Step one is to try to bring this figure closer to 400kcal than 800kcal at each meal. Some useful strategies include:

> Add a palm sized serving of protein (25-30g), this can be meat, fish, 3 eggs or a low fat cheese or yogurt. Protein is more filling than fats and carbohydrate. A chicken breast is about half the calories of a mars bar, but certainly a lot more filling. 

> Add a fibrous portion of vegetable or grains. Fibre is non digestible in our bodies, this means its calorie value is essentially zero while still being filling and beneficial in gut health and digestion.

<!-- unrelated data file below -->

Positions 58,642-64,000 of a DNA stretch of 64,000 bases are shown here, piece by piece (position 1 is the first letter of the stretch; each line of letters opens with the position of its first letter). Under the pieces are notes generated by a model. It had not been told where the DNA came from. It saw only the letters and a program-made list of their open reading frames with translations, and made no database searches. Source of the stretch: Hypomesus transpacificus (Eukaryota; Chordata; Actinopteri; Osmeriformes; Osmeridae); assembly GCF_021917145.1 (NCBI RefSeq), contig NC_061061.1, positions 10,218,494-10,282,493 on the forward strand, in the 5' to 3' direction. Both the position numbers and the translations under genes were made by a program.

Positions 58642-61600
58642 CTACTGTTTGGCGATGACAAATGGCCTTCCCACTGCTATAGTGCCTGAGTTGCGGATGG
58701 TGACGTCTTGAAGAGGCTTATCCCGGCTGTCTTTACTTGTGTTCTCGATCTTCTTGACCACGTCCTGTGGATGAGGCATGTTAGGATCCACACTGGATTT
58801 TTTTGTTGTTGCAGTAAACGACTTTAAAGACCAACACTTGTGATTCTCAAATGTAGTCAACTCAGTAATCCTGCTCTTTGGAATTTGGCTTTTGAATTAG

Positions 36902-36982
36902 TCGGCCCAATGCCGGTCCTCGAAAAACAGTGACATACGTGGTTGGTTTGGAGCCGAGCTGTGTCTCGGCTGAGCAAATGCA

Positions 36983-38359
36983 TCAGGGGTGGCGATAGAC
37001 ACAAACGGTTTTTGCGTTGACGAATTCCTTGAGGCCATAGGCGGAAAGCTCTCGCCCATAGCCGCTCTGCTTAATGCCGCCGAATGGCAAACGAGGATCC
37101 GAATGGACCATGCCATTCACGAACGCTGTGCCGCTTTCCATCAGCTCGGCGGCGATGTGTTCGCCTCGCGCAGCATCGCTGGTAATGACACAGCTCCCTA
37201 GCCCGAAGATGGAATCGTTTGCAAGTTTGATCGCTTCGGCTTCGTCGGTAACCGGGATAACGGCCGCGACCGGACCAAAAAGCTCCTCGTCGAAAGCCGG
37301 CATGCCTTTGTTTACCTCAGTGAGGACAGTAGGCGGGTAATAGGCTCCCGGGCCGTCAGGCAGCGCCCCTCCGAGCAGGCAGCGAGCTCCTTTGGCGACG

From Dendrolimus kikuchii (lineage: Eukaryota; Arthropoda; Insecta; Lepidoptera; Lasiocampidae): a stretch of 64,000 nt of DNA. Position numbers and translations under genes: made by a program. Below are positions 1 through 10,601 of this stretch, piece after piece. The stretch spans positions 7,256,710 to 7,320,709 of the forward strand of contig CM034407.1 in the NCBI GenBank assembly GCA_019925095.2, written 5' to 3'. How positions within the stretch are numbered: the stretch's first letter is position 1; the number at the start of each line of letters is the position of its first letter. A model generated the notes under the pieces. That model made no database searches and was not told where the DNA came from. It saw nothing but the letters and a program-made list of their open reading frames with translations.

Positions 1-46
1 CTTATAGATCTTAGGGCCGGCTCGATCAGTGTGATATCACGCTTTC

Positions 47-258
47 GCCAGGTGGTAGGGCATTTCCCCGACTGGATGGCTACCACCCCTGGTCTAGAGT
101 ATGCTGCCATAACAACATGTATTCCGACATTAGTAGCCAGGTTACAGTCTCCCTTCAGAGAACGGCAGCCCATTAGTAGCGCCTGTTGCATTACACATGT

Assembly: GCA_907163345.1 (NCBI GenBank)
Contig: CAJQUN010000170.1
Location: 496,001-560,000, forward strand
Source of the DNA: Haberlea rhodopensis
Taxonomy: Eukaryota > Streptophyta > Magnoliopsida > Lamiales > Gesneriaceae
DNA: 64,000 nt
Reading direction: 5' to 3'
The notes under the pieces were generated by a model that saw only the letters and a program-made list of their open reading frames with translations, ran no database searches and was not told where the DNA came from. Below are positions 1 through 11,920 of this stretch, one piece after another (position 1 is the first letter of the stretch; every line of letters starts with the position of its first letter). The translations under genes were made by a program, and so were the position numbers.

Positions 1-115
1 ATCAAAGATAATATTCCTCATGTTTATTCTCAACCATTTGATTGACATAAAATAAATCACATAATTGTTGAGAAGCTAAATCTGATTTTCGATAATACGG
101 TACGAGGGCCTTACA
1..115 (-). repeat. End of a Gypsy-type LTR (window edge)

> Don’t avoid carbohydrates and fats, just be aware of portion sizes! A good measure for rice, oats, pasta and other carbohydrates is; one cupped hand size = 1 portion (or about 30g). For fats such as nuts and seeds; one thumbs size = 1 portion (about 10g). 

> If you’re on the go and the above steps are not possible, try to grab something you know is around 500kcal or less (such as a Pret club sandwich), preferably 25-30g protein to keep you fuller longer!


Step two is to look elsewhere in the diet where excessive calories are creeping in. Some usual suspects are:


A packet of crisps, chocolate bar, slither of cake, four biscuits, and a pack of sweets - are all around 250kcal each, and do very little to fill you up! You can see how making your way through a pack of biscuits in the afternoon could quickly add up.